Judge OKs $10 million settlement for disabled Social Security workers

Disabled Social Security workers who were denied promotions will share $6.6 million under settlement

A federal judge has approved a nearly $10 million settlement of a class-action lawsuit filed nearly a decade ago by a group of disabled workers against the Social Security Administration.

The lawsuit, filed by Ronald Jantz, a deaf employee, alleged that the federal agency discriminates against workers with disabilities by denying or limiting promotions.

The agency is headquartered in Woodlawn and employs 11,000 people in Maryland.

The Sept. 29 settlement was given preliminary approval Oct. 30 by an administrative law judge for the U.S. Equal Employment Opportunity Commission. The EEOC did not issue a finding of discrimination against the 60,000-person federal agency, one of the largest federal employers of workers with disabilities.

The agreement will lead to "sweeping improvements" to policies and processes that can affect careers of disabled workers at Social Security, attorneys for the plaintiffs said in an announcement Friday.

"The problem with government employees with disabilities not getting promotions when they're qualified is endemic in the federal government elsewhere, too," said Daniel Goldstein, a partner with Brown Goldstein & Levy in Baltimore, one of the law firms representing the plaintiffs. "This settlement is a model for how to address these issues. We think it's going to be a model for other agencies and make a real difference."

The $9.98 million in compensation includes $6.6 million in claims to be paid to eligible class members; the rest goes to legal and administrative costs. The plaintiffs' attorneys know of at least 571 current or former employees since 2003 who have applied for promotions, made a government "best qualified" list, but did not get promotions, Goldstein said.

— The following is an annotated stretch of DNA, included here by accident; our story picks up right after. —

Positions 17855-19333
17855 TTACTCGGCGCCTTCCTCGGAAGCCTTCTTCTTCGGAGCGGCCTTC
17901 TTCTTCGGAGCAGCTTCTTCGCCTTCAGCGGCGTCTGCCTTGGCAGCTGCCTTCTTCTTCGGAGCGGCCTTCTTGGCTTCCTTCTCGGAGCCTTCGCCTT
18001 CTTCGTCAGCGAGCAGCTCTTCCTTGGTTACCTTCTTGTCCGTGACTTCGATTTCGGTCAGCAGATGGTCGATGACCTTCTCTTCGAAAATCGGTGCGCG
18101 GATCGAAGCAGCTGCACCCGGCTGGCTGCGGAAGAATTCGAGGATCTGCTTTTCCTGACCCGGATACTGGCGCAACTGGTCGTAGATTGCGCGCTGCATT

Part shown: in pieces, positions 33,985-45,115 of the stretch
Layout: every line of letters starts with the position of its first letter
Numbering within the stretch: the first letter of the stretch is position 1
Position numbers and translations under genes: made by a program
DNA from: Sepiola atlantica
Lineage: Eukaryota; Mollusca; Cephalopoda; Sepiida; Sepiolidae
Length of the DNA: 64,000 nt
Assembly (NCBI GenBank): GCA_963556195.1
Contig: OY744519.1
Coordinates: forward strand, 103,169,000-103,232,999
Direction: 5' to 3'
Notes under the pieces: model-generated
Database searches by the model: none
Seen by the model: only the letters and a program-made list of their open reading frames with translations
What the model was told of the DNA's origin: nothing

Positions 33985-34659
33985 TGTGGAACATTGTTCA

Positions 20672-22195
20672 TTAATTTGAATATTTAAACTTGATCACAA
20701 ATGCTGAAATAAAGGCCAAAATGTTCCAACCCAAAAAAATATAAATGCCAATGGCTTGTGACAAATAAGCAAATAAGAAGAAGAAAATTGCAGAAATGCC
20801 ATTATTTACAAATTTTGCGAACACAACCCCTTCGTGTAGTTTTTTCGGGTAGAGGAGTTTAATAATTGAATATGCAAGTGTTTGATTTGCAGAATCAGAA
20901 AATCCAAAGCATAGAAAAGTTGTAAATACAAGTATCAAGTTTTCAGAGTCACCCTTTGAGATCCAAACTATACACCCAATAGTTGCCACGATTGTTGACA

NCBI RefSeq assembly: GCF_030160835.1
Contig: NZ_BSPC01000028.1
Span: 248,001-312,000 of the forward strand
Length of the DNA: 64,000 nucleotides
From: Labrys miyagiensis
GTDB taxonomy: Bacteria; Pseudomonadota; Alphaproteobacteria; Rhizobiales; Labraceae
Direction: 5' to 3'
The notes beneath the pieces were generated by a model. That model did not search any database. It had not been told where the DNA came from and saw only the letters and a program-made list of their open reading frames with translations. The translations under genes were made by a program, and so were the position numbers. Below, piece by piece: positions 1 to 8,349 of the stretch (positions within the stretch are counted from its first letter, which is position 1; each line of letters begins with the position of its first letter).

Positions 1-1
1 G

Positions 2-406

The lawsuit represents current and former Social Security workers with "targeted disabilities" who had applied for a promotion on or after Aug. 23, 2003, and made a "best qualified" list without being chosen one or more times. Specific disabilities include deafness, blindness, missing extremities, partial or complete paralysis, epilepsy, or intellectual or psychiatric disabilities. The settlement covers employees over an 11-year period that ends with the settlement date.

"SSA was willing to work with us to settle this case that has been pending for many years," said Shanon J. Carson, an attorney with Berger & Montague who represents Jantz and other class members. "SSA has agreed to implement extensive changes to its policies and procedures that are intended to transform the way that federal agencies handle reasonable accommodations and career training and development."

Carson added that many members of the class will be able to benefit from the changes during their tenure at the agency. As part of the settlement, a new centralized Social Security office staffed by a team of specialists will handle requests for special accommodations that might have been turned down by an employee's manager.

"The resolution of this long-standing dispute reaffirms our steadfast commitment to a talented, diverse workforce," said acting Social Security Commissioner Carolyn Colvin in a statement. "By ensuring that our employees have a path to career advancement, we strengthen our capacity to fulfill our mission and meet the needs of the public we serve."

Jantz, a management analyst at Social Security in Woodlawn who is now retired, had worked for the agency for more than two decades when the case was cleared to move forward in 2010. He had repeatedly made the best-qualified list when applying numerous times for promotions but had never been promoted during his career.

Jantz had said he hoped the case would prompt the agency to change its policies.

"I brought this lawsuit to bring about change necessary to ensure that employees with targeted disabilities receive the same promotions and career advancement opportunities as nondisabled employees," he said.

Increased training of supervisors is a key part of the agreement, because "implicit bias is the biggest issue to deal with," Goldstein said. Training can "make supervisors comfortable with employees with disabilities and [able to] recognize their capacity."

An EEOC administrative judge certified the case as a class action in 2008, and Social Security appealed the decision that December. The agency tried to decertify the case based on a 2011 Supreme Court decision in a Wal-Mart Stores Inc. case, but that was denied by an administrative judge.

The plaintiffs and the agency went to mediation before reaching the agreement.

lorraine.mirabella@baltsun.com

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